Liverpool eating their way to success
Jurgen Klopp is doing more than oversee a football transformation at Liverpool. The club are in the midst of a food revolution as well.
Last summer, the club appointed their first full-time nutritionist - Mona Nemmer, who was lured from Bayern Munich.
Since then, changes on the training pitch have been replicated in the canteen. Players have been enrolled on food-education courses and provided with tailor-made nutrition programmes. The canteen has been revamped with food 'stations' - hydration, bread, salad and fresh pasta. Tomato sauce is off the menu because of its sugar content and the club also have 'no egg days' ahead of games.
This is far from unique among top-flight English clubs - many have food stations at their training grounds and Manchester City boast two nutritionists on their staff - but Klopp's conditioning team, led by another summer recruit from Bayern, Andreas Kornmayer, are setting the bar higher.
The club have entered a partnership with nutrition company Science in Sport, who list Chris Hoy, Andy Murray, Team Sky and 34 of Team GB's Olympic medallists from Rio among their clients.
The timing was appropriate - not only as Klopp sought the right fuel for this season's title bid, but because Liverpool were still reeling from the failed drugs test of Mamadou Sakho at the end of last season.
Although Sakho was exonerated over his use of a slimming pill, his subsequent exile from first-team duties demonstrates that Klopp took a dim a view of the circumstances surrounding that controversy.
Klopp's background is in sports science and he expects Liverpool players to be as well prepared as any of their rivals - not just tactically, but physically. For that, they must all assume more responsibility about what they consume.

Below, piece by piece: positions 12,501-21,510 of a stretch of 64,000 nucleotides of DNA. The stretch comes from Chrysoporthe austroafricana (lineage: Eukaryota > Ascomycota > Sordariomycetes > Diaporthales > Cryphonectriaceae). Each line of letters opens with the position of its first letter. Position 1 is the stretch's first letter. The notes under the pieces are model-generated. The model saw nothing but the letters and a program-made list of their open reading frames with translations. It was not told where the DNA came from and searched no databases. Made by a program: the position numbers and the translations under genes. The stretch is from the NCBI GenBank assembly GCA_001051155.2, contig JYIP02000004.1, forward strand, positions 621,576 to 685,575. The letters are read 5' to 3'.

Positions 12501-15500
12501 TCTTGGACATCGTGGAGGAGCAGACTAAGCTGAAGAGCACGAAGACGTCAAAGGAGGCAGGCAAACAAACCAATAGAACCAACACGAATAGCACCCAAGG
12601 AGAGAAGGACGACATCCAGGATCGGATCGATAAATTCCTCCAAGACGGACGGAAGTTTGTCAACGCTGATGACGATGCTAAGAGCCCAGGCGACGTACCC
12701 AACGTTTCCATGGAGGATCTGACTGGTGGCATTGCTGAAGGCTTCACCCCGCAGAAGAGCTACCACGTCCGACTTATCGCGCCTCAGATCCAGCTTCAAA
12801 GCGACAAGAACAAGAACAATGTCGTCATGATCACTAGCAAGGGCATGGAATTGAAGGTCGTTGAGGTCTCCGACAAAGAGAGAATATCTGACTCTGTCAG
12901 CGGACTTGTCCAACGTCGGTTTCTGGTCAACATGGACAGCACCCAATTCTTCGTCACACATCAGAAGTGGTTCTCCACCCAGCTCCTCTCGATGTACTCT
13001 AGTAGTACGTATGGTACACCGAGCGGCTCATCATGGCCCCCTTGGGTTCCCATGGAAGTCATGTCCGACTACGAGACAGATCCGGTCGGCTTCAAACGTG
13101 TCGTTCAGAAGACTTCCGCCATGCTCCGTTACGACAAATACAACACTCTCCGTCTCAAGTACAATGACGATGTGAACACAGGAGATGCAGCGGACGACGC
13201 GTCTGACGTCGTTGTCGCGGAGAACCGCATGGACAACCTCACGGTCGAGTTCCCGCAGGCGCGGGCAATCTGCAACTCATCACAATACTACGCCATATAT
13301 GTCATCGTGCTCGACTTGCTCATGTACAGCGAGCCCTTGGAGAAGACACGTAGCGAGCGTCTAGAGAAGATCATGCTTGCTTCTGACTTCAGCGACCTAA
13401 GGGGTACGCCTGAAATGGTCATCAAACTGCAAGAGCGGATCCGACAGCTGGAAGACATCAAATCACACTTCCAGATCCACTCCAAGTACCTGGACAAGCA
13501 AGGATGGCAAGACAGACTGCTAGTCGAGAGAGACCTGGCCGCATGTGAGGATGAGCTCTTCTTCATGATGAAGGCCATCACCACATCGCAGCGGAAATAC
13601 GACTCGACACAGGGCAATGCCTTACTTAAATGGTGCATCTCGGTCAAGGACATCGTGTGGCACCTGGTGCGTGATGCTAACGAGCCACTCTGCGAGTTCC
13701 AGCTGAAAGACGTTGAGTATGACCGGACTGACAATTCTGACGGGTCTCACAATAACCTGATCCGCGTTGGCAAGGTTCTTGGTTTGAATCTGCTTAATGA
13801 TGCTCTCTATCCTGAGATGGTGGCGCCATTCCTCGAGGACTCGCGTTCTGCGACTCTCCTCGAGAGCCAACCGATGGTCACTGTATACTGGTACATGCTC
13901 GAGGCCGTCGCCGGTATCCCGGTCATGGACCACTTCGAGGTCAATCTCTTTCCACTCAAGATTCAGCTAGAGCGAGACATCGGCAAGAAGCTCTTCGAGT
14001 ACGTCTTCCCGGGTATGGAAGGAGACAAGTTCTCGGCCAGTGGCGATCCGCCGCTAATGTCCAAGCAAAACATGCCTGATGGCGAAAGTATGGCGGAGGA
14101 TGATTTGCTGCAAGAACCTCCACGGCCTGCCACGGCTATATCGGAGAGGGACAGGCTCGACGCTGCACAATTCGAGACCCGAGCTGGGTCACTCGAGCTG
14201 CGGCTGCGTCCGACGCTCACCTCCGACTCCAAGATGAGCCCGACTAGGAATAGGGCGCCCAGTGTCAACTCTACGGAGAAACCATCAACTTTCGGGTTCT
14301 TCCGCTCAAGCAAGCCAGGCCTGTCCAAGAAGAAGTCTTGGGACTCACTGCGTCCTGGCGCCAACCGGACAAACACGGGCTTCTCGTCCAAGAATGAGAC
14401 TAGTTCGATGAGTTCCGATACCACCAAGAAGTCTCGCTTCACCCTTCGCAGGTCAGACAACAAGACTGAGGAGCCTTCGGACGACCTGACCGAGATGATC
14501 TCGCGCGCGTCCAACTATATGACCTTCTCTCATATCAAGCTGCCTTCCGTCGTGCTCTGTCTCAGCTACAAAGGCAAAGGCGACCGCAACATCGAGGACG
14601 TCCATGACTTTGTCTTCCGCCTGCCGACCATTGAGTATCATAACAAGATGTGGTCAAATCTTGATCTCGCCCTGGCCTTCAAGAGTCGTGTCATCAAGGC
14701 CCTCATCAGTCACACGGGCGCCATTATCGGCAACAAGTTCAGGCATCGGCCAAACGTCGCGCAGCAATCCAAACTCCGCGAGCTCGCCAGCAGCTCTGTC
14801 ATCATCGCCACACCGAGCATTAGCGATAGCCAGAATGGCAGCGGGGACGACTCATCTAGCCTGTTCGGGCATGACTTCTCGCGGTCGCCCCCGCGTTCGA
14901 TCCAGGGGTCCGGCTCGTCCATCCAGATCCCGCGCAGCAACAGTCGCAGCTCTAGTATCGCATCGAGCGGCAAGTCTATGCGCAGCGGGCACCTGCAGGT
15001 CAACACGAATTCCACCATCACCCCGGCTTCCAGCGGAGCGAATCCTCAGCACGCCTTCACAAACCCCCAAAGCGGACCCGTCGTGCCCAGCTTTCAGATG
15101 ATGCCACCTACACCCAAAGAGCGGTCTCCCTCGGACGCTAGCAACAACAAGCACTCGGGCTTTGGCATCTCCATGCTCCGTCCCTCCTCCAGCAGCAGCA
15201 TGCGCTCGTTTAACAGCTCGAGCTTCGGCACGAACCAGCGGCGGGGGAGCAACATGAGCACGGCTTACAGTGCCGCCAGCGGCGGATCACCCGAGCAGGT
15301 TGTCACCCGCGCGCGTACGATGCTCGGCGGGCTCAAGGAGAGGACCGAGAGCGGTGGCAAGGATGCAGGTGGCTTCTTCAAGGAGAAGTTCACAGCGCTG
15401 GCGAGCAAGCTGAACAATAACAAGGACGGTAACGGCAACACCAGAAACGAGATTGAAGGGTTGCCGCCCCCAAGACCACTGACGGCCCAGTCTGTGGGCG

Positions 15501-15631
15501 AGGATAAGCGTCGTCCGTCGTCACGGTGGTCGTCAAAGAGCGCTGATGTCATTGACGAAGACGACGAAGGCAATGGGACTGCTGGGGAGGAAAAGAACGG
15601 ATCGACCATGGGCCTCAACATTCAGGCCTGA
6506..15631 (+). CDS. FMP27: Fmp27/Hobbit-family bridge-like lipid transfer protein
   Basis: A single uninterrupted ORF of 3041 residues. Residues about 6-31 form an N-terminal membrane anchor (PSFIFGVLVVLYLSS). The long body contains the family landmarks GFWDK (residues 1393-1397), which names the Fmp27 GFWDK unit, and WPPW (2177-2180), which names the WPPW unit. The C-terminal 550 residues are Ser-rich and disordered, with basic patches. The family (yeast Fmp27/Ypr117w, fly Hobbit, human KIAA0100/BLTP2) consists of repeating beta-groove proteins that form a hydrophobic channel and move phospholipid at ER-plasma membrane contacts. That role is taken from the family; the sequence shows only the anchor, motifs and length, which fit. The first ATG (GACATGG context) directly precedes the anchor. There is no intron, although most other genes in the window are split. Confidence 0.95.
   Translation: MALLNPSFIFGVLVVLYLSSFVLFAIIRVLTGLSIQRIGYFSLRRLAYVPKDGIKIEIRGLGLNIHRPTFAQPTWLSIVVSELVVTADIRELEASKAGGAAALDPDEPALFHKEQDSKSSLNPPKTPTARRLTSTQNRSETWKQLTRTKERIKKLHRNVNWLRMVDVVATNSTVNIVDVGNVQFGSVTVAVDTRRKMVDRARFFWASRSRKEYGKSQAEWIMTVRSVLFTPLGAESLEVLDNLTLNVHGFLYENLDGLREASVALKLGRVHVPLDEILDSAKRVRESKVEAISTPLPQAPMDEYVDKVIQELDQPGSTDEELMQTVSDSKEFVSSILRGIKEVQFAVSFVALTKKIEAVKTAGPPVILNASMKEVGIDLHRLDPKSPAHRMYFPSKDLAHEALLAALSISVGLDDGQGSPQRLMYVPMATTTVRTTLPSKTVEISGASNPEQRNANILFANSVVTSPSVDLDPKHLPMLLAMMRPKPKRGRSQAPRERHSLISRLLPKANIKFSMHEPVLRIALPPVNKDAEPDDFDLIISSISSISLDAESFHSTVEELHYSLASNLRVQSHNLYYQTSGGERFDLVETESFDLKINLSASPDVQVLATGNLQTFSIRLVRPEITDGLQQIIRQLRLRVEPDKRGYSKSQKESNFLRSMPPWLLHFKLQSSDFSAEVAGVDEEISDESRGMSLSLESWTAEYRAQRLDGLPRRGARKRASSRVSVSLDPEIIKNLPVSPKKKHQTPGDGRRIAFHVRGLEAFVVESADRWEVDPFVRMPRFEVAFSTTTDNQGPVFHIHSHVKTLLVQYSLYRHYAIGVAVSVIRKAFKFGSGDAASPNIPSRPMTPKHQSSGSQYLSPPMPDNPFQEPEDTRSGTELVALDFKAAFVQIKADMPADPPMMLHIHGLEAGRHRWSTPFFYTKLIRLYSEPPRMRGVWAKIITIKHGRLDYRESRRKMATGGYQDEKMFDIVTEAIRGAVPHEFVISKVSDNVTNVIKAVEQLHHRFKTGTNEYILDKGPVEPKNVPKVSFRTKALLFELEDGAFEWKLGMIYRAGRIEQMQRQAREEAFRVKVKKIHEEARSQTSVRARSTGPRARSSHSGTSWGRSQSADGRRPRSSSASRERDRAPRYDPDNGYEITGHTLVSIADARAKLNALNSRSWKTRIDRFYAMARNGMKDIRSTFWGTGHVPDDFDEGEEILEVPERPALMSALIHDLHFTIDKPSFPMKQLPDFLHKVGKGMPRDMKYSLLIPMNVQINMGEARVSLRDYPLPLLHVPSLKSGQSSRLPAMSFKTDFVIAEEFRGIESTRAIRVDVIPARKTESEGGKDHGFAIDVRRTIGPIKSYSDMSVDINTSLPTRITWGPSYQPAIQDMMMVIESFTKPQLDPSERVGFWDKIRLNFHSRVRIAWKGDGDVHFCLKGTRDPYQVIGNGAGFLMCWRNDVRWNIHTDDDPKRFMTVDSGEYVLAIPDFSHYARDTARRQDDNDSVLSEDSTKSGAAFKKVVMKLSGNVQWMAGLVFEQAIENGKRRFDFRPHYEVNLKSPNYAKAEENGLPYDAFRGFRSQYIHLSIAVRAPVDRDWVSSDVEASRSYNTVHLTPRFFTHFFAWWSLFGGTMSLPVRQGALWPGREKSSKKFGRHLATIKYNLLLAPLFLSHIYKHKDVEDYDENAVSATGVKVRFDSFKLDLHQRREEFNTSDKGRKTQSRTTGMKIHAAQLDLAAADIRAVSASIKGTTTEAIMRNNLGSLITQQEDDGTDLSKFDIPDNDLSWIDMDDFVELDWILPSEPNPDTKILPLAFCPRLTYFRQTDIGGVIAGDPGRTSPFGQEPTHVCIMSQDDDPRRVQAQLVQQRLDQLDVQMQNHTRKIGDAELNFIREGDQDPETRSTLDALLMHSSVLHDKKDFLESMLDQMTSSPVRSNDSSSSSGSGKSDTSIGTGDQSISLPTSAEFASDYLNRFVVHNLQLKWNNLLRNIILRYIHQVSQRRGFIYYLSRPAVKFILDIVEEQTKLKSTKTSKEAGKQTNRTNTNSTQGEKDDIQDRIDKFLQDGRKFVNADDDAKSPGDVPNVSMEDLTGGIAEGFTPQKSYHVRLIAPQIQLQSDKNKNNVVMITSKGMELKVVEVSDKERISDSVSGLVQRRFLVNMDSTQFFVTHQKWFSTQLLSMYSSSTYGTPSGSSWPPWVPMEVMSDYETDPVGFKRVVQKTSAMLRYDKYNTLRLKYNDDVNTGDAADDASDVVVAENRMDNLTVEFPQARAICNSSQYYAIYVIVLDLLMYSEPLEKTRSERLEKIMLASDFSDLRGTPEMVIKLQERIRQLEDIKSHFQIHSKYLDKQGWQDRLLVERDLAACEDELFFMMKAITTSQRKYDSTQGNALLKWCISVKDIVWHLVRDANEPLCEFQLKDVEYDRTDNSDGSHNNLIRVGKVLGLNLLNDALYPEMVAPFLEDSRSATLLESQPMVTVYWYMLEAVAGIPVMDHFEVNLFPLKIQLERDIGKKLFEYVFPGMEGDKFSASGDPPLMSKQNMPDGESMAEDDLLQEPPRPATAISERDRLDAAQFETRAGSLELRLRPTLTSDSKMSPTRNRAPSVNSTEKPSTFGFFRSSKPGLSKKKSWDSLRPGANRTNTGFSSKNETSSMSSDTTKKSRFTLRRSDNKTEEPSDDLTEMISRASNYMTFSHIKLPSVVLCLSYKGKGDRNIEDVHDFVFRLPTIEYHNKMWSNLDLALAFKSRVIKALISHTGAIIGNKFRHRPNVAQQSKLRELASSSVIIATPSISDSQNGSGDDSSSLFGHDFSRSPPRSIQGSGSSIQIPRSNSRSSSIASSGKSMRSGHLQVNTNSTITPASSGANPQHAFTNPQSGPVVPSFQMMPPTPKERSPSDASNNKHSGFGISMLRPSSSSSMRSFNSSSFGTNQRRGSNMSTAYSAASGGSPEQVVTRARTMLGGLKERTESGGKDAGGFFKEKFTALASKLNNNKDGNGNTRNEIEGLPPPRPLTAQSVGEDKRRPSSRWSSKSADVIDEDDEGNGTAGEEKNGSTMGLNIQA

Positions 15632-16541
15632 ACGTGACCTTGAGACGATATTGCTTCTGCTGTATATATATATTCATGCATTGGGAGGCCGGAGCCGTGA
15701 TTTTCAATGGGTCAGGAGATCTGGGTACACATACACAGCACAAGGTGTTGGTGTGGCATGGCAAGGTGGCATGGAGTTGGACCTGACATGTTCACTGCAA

"It makes a massive difference," says Ted Munson, a performance nutritionist at SiS. "If you have a highly paid young player who thinks of the game solely in terms of skill and technical ability, how do you motivate them to eat well? It is education."
The SiS partnership is essentially about providing Liverpool with elite-grade supplements. But in individualising nutrition programmes, Liverpool are going further than before, with players urged to reassess their diet to suit their role in the side.
"There are positional differences that will make a difference to a diet," said Munson. "With GPS tracking, you can now highlight differences in the metabolic needs of a player.
"A full-back will use more energy than a player in another position, for example. It's a completely different role and needs a different type of athlete. Full-backs who are sprinting up and down more than others will burn most energy.
"Strikers might need more power to challenge centre-halves, so you would increase their protein intake to strengthen muscles. Those who cover more of the pitch might take more carbohydrates.
"That kind of data takes time to collect and a huge buy-in from the club.
"Nutrition is marginal gains. Players can coast by without thinking about nutrition - I've seen that -but they're missing out in particular on maybe five to 10 per cent, particularly at a time where a game could be won or lost in the last 10 minutes.
"A lot of clubs have now gone into creating food stations -protein stations, hydration stations, etc. Psychologically, when you're hungry, you will pile on your plate more of what you see first. A day before a game, you will see more carbs available."
As the Sakho case demonstrated, there are serious considerations when monitoring a player's intake and Munson revealed: " A recent study with 150 supplements from supermarkets and health food stores found one in 10 contained a banned supplement."
So far, Liverpool's players have responded with enthusiasm to the changes, which mean that the training-ground canteen is now as integral to the collection of Premier League points as the boot room.
© Daily Telegraph, London.
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